E. megacephalus Claw measures 6 inches. Eryops megacephalus Claw is museum quality polyurethane resin cast. Made in USA.

E. megacephalus or Eryops means drawn out face in Greek. It was named this because most of its skull was in front of its eyes.

It contains the single species Eryops megacephalus, the fossils of which were found mainly in early Permian (about 295 million years ago) rocks of the Texas Red Beds, located in Archer County, Texas.

Fossils have also been found in late Carboniferous period rocks from New Mexico. Several complete skeletons of Eryops have been found in lower Permian rocks, but skull bones and teeth are its most common fossils.

E. megacephalus or Eryops averaged a little over 4.9–6.6 ft. long and could grow up to 9.8 ft. making them among the largest land animals of their time.

Adults weighed between 225 and 489 lb. The skull was proportionately large, being broad and flat and reaching lengths of 2.0 ft. It had an enormous mouth with many curved teeth, like those of frogs. Its teeth had enamel with a folded pattern, leading to its early classification as a “labyrinthodont” (“maze toothed”).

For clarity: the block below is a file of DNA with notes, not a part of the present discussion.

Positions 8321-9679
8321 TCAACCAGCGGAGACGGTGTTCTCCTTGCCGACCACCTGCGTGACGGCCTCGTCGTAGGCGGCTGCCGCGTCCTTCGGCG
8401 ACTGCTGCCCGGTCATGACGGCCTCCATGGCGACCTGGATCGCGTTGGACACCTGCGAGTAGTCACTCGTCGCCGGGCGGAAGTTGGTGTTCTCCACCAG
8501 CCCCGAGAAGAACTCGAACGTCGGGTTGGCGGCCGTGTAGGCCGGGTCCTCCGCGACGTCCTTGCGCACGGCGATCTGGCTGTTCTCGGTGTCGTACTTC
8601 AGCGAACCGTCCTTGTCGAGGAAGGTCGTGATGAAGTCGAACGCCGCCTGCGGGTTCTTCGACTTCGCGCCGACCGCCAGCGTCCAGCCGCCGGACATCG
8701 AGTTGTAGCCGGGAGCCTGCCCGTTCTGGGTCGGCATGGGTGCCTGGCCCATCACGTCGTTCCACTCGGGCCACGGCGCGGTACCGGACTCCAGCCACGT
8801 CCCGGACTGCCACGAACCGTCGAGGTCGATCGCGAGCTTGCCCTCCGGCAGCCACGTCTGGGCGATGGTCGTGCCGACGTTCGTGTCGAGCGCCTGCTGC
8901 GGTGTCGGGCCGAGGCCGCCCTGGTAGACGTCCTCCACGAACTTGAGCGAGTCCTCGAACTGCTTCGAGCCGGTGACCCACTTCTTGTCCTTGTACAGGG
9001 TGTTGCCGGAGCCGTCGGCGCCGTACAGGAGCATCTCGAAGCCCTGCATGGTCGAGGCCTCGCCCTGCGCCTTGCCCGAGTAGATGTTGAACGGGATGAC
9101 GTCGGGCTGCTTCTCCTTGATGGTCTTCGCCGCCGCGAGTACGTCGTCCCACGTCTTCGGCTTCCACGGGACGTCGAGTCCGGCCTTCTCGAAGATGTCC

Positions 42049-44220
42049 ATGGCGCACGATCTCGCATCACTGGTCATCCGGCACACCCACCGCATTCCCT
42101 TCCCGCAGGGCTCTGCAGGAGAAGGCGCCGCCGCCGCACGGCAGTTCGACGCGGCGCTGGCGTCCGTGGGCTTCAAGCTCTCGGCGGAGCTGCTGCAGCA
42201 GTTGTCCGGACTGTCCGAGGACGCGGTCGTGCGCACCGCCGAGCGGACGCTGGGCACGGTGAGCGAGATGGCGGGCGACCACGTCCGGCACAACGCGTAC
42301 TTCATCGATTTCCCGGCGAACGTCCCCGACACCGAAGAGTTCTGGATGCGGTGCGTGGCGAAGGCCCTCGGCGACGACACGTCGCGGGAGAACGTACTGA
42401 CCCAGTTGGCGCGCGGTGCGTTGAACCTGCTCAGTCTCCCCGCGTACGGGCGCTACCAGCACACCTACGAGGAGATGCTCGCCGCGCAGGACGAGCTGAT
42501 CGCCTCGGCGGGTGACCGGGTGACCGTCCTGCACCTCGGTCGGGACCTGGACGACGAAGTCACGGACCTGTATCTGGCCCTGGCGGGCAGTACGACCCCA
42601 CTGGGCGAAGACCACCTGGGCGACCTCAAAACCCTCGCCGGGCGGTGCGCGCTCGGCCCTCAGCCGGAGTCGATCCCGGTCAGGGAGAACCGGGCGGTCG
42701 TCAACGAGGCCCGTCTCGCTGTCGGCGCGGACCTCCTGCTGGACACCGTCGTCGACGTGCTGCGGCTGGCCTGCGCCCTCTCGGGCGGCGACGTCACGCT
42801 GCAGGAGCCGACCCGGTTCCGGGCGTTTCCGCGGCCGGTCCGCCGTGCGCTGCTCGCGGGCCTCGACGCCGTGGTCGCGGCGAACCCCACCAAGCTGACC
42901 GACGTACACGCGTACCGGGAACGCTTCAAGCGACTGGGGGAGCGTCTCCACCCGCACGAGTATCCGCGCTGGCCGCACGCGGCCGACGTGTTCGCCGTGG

The shape and cross section of E. megacephalus or Eryops teeth made them exceptionally strong and resistant to stresses. The palate, or roof of the mouth, contained three pairs of backward-curved fangs, and was covered in backward-pointing bony projections which would have been used to trap slippery prey once caught.

This, coupled with the wide gape, suggest an inertial method of feeding, in which the animal would grasp its prey and thrust forward, forcing the prey farther back into its mouth.

Eryops was much more strongly built and sturdy than its relatives, and had the most massive and heavily ossified skeleton of all known temnospondyls.

E. megacephalus or Eryops limbs were especially large and strong. The pectoral girdle was highly developed, with a larger size for increased muscle attachments. Most notably, the shoulder girdle was disconnected from the skull, resulting in improved terrestrial locomotion.

The crossopterygian cleithrum was retained as the clavicle, and the interclavicle was well-developed, lying on the underside of the chest.

The upper portion of the girdle had a flat scapular blade, with the glenoid cavity situated below performing as the articulation surface for the humerus, while ventrally there was a large flat coracoid plate turning in toward the midline.

The pelvic girdle also was much larger than the simple plate found in fishes, accommodating more muscles. It extended far dorsally and was joined to the backbone by one or more specialized sacral ribs.

The hind legs were somewhat specialized in that they not only supported weight, but also provided propulsion.

The dorsal extension of the pelvis was the ilium, while the broad ventral plate was composed of the pubis in front and the ischium behind.

Three bones met at a single point in the center of the pelvic triangle, called the acetabulum, providing a surface of articulation for the femur.